6. Open PuTTY and connect to address, port 2222.
  7. Answer “Yes” to the authentication message
  8. Login user/pass: vagrant/vagrant
  9. If you see the prompt [vagrant@archlinux ~] $, congratulations! You have successfully installed the PreTeXt Vagrant box.
  10. Keep the PuTTY window open for use in the next section.
ListG.0.1Steps to install

A first example

Presumably, you already have a project underway. Use your usual file browser or command line to move or copy your project into the vagrant_demo directory you created earlier.

In your PuTTY window, invoke the commands

$ cd /vagrant

$ ls

and observe that your project is there, in your Vagrant box. The /vagrant directory in the Vagrant box is synced to the vagrant_demo directory you created earlier.

Do your normal compilation dance, including steps to build images, HTML, and PDF output. For me it might look like this:

$ cd m101
$ mkdir -p output/images
$ ~/mathbook/script/mbx -c latex-image -d output/images -f all src/index.mbx
$ xsltproc --xinclude --output output/ ~/mathbook/xsl/mathbook-html.xsl src/index.mbx
$ xsltproc --xinclude --output output/ ~/mathbook/xsl/mathbook-latex.xsl src/index.mbx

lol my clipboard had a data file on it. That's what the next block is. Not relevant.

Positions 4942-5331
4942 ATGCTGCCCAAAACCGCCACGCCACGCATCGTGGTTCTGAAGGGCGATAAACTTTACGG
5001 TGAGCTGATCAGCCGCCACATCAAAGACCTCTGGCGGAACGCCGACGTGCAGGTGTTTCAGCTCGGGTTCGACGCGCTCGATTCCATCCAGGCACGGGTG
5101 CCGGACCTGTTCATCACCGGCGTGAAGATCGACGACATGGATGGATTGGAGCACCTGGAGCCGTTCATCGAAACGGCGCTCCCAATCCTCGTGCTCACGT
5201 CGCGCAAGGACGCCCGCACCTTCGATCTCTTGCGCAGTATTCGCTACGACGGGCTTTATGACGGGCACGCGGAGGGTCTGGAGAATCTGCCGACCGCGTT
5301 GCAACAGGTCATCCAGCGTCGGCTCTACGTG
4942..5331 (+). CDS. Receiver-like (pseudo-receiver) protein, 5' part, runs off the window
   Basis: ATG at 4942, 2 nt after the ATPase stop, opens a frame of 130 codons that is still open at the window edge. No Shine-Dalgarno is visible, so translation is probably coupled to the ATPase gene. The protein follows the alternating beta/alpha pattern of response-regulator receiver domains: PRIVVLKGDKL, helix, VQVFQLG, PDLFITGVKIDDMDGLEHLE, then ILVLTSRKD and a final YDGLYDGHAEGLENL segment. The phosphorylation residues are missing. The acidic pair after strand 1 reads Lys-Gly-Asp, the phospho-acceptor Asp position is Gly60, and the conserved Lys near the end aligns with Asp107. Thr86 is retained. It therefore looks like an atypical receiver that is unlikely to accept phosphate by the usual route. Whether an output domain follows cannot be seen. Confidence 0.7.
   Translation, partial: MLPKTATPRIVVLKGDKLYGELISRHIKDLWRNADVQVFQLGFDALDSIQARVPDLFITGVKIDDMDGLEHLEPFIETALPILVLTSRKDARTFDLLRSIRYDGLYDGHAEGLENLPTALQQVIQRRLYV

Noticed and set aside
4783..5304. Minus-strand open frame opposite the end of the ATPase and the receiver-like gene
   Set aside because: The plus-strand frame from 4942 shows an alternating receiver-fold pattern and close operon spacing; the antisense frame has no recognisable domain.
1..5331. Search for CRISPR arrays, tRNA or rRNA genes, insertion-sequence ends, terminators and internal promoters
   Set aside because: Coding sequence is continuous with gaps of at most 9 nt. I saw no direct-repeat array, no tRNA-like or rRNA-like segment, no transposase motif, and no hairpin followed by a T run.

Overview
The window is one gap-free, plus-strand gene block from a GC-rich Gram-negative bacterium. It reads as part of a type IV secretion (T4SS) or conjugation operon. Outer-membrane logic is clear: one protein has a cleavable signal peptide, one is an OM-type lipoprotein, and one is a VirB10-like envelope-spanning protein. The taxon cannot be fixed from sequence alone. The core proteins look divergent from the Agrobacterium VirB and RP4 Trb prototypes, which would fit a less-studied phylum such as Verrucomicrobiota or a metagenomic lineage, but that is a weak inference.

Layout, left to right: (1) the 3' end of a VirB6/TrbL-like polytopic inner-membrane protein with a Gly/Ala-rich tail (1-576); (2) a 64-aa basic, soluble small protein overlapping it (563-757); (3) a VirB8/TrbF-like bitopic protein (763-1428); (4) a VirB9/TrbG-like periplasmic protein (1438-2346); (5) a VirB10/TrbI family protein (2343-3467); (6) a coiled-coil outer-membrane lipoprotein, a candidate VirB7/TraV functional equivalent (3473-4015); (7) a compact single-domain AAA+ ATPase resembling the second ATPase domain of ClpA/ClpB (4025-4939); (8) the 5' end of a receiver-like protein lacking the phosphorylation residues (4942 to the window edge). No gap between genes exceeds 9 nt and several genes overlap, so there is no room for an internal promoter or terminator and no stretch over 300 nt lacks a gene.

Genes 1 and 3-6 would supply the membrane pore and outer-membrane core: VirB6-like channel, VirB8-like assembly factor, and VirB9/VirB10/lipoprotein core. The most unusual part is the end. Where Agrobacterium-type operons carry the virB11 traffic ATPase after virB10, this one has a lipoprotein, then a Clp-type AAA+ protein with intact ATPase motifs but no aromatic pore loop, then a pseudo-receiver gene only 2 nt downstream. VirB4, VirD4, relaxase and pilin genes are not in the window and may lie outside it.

$ cd output
$ xelatex index.tex

After compilation is done, use your normal file browser to locate the output tree you created. Find some output and preview it, marveling at the simplicity of what has befallen your project.


It is also possible to keep source in the /home/vagrant directory in the Vagrant box. Then the source will not be accessible from the Windows host. One possibility would be to use git to author in Windows and pull changes to the Vagrant box at compile time. I'm not sure why this would be better. Perhaps you don't want multiple copies of your source floating around your main disk drive.

You can halt or suspend your Vagrant box by issuing the vagrant halt or vagrant suspend commands, and destroy all vestiges of it with vagrant destroy. The latter does not remove the image from which the box is cloned, so starting another box later (perhaps in a different location) is much faster.

Known issues

The current build of the Vagrant box includes Sage, Asymptote, and WeBWorK via Docker as described at the wiki. Presumably, if your compilation dance requires a WeBWorK server, then you already have access to one and your normal compilation will still work. It does not yet include jing for validation; this will be included in the next release.

While I have tried to keep the virtual machine image as simple as possible, it is still fairly large, more than 5 GB, and any virtualization will demand a substantial amount of machine memory. Vagrant will run best if you have at least 8 GB of ram. I am interested to hear how well it works on less high-powered systems.

The jing-trang validation tool is not included in the present version.

Thanks for your interest in the PreTeXt Vagrant box. If you encounter errors, or if you think something is missing, please open an issue on Github.